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  1. Balance of Payment I | Week 1
    4 Topics
  2. Balance of Payment II | Week 2
    4 Topics
  3. Economic Growth & Development | Week 3
    1 Topic
    1 Quiz
  4. Economic Development Planning | Week 4
    2 Topics
    1 Quiz
  5. International Economic Organisations I | Week 5
    4 Topics
  6. International Economic Organisations II | Week 6
    6 Topics
    1 Quiz
  7. Current Economic Plans | Week 7
    5 Topics
    1 Quiz
  8. Economic Development Challenges | Week 8
    4 Topics
  9. Economic Reform Programs | Week 9
    5 Topics

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The development planning of Nigeria dates back to the colonial days, that is the pre-independence period. Nigeria’s first development plan experience can be traced back to the term year plan of development and welfare 1946-1955. This plan was drawn up and executed by the colonial civil servant which was considered unsystematic, because it was highly centralized and recent to goods colonial investment projects, development and welfare funds. Though there were other economic programmes of government but these were not really considered as economic development plans as they were revised in 1958 and extended to 1962.

Post-Independence Development Plans (The First National Development Plan (1962 – 1968)

The first comprehensive and integrated national development plan was launched in 1962 envisaged a total investment and half of this amount was to come from external sources which were to cover the entire country. The amount of ₦8,872 million was the total proposed expenditure for the period. A total fund investment of ₦2.4 billion was estimated.

The Second National Development Plan (1970 – 1974)

The political crisis of 1966 and the outbreak of the civil war in 1967 brought this first National Development plan to an inconclusive end. The crisis and the war also delayed the formulation and implementation of the second National Development Plan which was launched in 1970 and envisaged a total investment of ₦2billion, which was later revised to ₦3.27billion. As at this time the plan was aimed at a capital expenditure of ₦3,084 million, of the sum ₦1,560 million was allocated to the public sector while the private sector received ₦1,524 million

The Third National Development Plan (1975-1980)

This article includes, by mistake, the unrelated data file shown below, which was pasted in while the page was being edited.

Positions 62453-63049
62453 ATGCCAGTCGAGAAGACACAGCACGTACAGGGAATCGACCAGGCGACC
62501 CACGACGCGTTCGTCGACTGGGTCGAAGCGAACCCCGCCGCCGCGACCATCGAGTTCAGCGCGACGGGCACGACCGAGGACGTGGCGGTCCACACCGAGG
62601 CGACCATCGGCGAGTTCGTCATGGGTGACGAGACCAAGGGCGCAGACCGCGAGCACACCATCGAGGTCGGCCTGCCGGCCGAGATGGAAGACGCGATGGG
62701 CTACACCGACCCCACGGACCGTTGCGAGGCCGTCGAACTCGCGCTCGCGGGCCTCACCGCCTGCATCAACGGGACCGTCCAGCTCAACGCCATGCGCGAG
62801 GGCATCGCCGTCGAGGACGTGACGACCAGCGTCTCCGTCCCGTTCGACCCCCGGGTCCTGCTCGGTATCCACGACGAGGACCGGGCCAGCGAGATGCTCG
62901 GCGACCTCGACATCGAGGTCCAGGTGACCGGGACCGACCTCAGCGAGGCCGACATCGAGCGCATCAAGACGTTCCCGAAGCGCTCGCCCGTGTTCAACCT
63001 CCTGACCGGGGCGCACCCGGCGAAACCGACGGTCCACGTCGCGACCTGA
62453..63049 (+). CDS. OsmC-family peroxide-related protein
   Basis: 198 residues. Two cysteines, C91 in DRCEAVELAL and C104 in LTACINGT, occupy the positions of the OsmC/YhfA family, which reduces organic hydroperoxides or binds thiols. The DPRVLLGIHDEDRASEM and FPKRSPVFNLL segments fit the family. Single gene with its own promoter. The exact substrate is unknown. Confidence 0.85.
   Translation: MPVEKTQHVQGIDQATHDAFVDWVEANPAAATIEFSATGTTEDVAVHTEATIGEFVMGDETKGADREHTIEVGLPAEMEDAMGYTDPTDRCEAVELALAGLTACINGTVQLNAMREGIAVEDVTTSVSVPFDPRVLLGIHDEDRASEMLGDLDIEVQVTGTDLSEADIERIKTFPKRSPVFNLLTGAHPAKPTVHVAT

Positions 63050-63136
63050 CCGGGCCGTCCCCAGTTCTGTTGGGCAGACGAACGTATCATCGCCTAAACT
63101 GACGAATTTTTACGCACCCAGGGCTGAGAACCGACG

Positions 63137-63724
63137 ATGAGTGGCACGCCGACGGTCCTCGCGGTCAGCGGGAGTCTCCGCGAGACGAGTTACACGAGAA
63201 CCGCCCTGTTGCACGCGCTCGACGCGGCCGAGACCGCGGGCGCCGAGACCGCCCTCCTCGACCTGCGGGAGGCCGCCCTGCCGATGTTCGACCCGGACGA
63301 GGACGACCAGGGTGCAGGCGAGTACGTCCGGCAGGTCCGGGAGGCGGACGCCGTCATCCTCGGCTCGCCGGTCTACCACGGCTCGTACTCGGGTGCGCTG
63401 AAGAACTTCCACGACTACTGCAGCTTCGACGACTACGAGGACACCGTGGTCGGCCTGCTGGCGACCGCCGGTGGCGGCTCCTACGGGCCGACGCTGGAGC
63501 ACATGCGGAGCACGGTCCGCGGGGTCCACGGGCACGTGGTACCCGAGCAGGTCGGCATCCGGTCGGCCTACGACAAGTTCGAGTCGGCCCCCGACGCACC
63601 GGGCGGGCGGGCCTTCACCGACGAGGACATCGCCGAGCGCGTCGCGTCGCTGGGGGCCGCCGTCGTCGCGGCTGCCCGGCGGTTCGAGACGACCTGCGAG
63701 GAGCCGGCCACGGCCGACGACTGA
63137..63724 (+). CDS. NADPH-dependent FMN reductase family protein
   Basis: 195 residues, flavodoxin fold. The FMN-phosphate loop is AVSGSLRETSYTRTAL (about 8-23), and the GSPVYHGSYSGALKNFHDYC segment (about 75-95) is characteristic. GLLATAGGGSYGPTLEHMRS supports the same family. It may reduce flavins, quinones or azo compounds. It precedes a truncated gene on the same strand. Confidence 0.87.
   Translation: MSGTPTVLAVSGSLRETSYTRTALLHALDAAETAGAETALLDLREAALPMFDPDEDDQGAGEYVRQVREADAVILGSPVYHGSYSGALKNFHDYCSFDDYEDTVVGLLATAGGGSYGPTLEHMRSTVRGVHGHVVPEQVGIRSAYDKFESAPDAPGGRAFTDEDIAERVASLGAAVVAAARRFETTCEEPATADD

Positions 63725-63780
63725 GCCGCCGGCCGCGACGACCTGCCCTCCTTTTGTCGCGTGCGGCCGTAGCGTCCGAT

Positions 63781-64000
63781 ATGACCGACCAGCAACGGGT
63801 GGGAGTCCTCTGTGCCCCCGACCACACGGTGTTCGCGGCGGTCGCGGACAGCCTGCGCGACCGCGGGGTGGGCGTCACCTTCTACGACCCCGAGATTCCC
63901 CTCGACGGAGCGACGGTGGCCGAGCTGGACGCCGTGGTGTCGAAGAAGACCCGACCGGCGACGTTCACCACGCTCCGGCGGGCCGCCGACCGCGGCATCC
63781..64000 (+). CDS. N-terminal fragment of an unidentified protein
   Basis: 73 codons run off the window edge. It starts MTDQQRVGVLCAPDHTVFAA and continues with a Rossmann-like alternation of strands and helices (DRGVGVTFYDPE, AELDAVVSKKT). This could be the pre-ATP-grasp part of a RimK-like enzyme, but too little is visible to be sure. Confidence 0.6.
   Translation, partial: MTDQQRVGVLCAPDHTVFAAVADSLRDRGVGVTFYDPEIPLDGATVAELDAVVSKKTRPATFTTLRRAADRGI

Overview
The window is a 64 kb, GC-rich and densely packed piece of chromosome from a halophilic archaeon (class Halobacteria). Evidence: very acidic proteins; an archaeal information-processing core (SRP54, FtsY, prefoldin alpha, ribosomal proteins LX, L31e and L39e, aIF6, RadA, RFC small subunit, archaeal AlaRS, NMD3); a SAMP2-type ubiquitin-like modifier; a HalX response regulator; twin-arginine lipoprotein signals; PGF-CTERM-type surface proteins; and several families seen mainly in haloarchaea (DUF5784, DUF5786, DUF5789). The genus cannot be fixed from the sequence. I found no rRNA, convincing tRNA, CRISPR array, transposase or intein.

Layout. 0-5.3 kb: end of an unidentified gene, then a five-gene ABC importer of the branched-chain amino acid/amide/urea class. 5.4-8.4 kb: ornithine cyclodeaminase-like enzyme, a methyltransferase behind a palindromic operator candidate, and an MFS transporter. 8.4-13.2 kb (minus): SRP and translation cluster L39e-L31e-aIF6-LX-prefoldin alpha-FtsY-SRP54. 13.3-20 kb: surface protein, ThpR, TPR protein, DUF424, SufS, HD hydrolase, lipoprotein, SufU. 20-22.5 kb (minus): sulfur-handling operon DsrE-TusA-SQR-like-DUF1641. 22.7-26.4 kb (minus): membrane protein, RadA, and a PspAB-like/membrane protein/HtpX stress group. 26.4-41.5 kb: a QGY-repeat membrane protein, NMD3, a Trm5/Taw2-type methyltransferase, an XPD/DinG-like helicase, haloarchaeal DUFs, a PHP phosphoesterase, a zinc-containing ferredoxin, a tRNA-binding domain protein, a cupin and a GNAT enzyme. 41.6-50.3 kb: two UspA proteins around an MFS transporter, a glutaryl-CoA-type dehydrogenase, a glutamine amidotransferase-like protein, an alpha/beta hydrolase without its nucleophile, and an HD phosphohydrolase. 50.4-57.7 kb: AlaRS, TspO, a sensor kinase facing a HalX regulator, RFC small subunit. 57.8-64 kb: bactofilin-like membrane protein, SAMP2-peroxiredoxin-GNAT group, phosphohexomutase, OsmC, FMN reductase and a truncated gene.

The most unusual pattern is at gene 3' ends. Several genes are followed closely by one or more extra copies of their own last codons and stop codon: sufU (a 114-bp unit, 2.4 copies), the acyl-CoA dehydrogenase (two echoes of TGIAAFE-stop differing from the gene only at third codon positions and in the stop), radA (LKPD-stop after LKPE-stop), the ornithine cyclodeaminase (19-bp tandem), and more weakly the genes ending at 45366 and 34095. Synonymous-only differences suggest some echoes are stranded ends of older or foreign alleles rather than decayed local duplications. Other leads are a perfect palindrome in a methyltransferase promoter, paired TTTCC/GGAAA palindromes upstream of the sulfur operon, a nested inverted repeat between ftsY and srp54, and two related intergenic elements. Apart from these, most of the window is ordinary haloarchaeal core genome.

This plan was officially launched in March 1975 initially and envisaged a total investment of ₦10.7billion, with the projected expenditure of ₦30 billion. The plan was revised in 1977 with the projected expenditures increased to ₦43.3 billion. The revision of this plan became inevitable as a result of the change of government in July 1975 and the February 1976 creation of more states.

The Fourth National Development Plan (1981 – 1985)

This plan was formally launched on 12th January 1981 by the then president Alhaji Shehu Shagari. This fourth plan which was not much different from the third plan in terms of structure and philosophy had a total projected expenditure of ₦82 billion, of this amount ₦70.5 billion went to the public sector, while ₦11.5 billion was allocated to the private sector.

Problems of Development Planning in Nigeria

i. Monoculture nature of the country: Over dependence on crude oil

ii. Lack of efficient man-power and technology

iii. Misappropriation and corruption in the public offices

iv. Inadequate agricultural machines and equipment

v. Lack of proper implementation of policy and planning for development

vi. Inflation

Evaluation Questions

1. Why do we have low level of success of National Development plans 

2. List three objectives of Nigeria development plans

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Evaluation questions

1. Why do we have a low level of success of National Development plans 

2. List three objectives of Nigeria development plans


1. Why do we have a low level of success of National Development plans

a. Wrong planning and execution

b. Inadequate capital

c. Bad management of resources

d. Wrong statistical information

e. Bureaucratic delays

f. Inadequate manpower

g. Political instability

2. List three objectives of the Nigerian development plan

a. To provide a guideline in the allocation of resources

b. To give priority to vital projects that are considered very necessary for economic growth and development

c. To ensure the effective and efficient use of scarce resources

d. To accelerate economic growth and development

e. To diversify the economy